Once upon a time on a cold snowy day four years ago, I got on my boots, hat, and gloves and walked outside in my back yard with a shovel. As an artist I was searching for an explanation to pieces of me I had lost. And I was going to create it using the frigid frozen snow on the outside to match the cold empty loss I felt on the inside…
My mother’s body died four years ago today, January 26, 2014 but her heart died April 28, 2012 when her sweetheart of sixty eight years went to heaven. I began lifting heavy mounds with a shovel, then on my hands and knees began packing the snow meditating into my creative process hoping to somehow connect. My muscles strained from the weight of the frozen water. My body shivering. My breathing deep and rapid sent small clouds of steam that kept fogging and refogging my vision at each breath. The tall evergreens moved subtly in the wind and I could hear them whispering behind my back; I found myself looking up and around to see which was mocking me for being a grown-up “playing” in snow without a child.
Art explains without words.
It is a visual puzzle with clues and question marks spilling out to make some sort of sense of our world.
Most of the time we don’t know the message that our soul wants to surface–
but sometimes we do.
But it has to come out–somehow, someplace.
The art piece began to take form as it turned into a snow sculpture of my recently passed mom, so very very happy holding hands with my dad, both dressed in angel-white snow but wearing actual pieces of their own clothing, I had saved.
The piece began to take on a life of its own as my soul and their souls connected through art. My mother’s head tilted like it always did when she was photographed and her scarf fit over one ear like she always used to do, pulling it up to protect that one sensitive one from the cold.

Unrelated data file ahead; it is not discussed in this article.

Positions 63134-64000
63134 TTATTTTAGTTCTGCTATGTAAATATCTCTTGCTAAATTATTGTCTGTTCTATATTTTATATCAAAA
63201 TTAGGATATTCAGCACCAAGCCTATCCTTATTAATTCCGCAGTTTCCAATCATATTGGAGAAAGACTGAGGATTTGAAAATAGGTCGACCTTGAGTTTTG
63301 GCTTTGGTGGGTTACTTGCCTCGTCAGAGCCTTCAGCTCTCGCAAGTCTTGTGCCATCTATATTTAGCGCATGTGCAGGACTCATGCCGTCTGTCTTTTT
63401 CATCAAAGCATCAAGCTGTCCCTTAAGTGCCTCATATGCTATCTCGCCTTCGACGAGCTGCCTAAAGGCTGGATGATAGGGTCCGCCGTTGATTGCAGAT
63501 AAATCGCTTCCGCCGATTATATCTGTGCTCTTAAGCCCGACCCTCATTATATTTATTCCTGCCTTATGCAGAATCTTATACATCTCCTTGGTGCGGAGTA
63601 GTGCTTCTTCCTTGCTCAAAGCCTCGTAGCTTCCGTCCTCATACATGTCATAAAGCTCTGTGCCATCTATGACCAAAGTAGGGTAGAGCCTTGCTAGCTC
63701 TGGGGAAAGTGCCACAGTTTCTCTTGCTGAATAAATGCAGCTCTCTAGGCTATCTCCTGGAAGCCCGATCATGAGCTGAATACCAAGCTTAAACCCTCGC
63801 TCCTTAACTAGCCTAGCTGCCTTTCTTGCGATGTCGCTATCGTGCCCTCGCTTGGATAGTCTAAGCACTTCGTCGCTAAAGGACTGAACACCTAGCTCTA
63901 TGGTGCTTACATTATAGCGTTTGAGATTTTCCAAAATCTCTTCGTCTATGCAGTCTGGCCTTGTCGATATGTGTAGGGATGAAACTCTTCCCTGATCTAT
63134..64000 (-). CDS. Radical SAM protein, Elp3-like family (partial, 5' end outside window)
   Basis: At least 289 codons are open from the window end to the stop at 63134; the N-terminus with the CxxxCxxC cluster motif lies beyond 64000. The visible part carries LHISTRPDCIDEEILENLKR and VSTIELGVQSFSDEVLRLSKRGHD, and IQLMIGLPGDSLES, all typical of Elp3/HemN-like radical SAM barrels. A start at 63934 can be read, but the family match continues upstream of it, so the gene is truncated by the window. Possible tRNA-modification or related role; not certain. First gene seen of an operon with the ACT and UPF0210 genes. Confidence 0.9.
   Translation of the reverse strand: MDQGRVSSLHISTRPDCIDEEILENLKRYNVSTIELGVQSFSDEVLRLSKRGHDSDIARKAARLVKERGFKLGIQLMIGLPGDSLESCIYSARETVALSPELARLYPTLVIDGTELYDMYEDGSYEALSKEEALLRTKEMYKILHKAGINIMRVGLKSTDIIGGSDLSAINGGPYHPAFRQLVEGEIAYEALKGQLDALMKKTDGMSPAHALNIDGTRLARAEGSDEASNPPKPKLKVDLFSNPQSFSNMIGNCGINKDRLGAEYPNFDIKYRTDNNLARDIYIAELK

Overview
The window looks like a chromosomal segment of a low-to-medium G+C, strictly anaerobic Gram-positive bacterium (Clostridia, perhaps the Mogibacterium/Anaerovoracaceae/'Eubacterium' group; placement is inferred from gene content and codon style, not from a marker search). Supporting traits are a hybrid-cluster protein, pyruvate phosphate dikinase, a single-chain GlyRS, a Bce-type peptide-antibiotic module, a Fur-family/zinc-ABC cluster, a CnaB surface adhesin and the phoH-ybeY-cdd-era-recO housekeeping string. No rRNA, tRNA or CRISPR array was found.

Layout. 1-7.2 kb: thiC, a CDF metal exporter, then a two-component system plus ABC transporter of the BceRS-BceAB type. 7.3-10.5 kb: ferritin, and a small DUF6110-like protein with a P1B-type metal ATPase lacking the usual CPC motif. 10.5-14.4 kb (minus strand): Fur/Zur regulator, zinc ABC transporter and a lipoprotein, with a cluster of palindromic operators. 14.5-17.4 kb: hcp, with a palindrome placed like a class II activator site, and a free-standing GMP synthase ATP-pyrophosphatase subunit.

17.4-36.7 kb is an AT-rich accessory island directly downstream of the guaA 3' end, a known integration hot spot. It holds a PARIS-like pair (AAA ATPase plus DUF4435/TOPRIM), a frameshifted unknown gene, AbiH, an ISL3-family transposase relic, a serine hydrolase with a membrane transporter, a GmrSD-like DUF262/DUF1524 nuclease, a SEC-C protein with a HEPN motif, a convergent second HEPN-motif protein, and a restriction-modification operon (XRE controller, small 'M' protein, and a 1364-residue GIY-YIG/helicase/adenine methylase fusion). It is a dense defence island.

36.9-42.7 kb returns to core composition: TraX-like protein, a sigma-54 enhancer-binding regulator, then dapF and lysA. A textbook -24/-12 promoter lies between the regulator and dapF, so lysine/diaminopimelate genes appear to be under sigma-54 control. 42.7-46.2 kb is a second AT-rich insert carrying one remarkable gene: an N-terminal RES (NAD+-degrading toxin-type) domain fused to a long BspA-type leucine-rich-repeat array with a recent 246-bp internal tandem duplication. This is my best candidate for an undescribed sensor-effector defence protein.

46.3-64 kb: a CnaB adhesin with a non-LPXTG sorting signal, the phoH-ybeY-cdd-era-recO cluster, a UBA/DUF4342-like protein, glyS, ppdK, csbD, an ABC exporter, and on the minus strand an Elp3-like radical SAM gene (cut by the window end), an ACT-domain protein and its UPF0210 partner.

My father wears that smirky-smile that goes straight more than up and finally looks complete with my mom next to his side. He was always so proud he got her! They both are waving like I remember so often when we would come and go from “our” home that we loved. When I finished the last of the accessories, placing mini-jam jar lids on for buttons, I stood back in silence. I was exhausted and chilled but feeling drips of sweat between my chest and under my arms–I also felt warm. The trees were silent. It was the three of us standing there on the planet waiting for something to happen. But nothing happened. So I gathered my shovel and walked inside.
I began to change out of my wet frozen clothes, put on a cup of peppermint tea, (my mother’s favorite) and get warm. As I began to do this, I missed the snow-people I had just placed a piece of my soul into. (This happens with artists and their creations.)
In the few minutes it took to change I ran to the window to make sure they were still there.
I needed them to still be there.
They were there…
What happened after this was quite extraordinary…
When I looked out the window I noticed the shape surrounding the figures. While I was sculpting them up from the ground with tenderness and as I moved around gathering up snow, I had somehow surrounded my parents in a heart without knowing it. …Or they sent it to me. No matter, I could feel their love so expansive and genuine… They were still here not only in snow, but in spirit!
“How strange to build snow men of your parents who have died.”
But I am not embarrassed I created this.
It has been six and four years since they left for heaven
and I notice every single day.
They are always together and when I look at this I know it is true and it makes me happy.
Four years later I look back and see them…watching and loving us; still waving hello and never good-bye. This feeling has never melted even though in spring the snow did.
Hello back, mom and dad…I love you too—
So very glad you’re still here.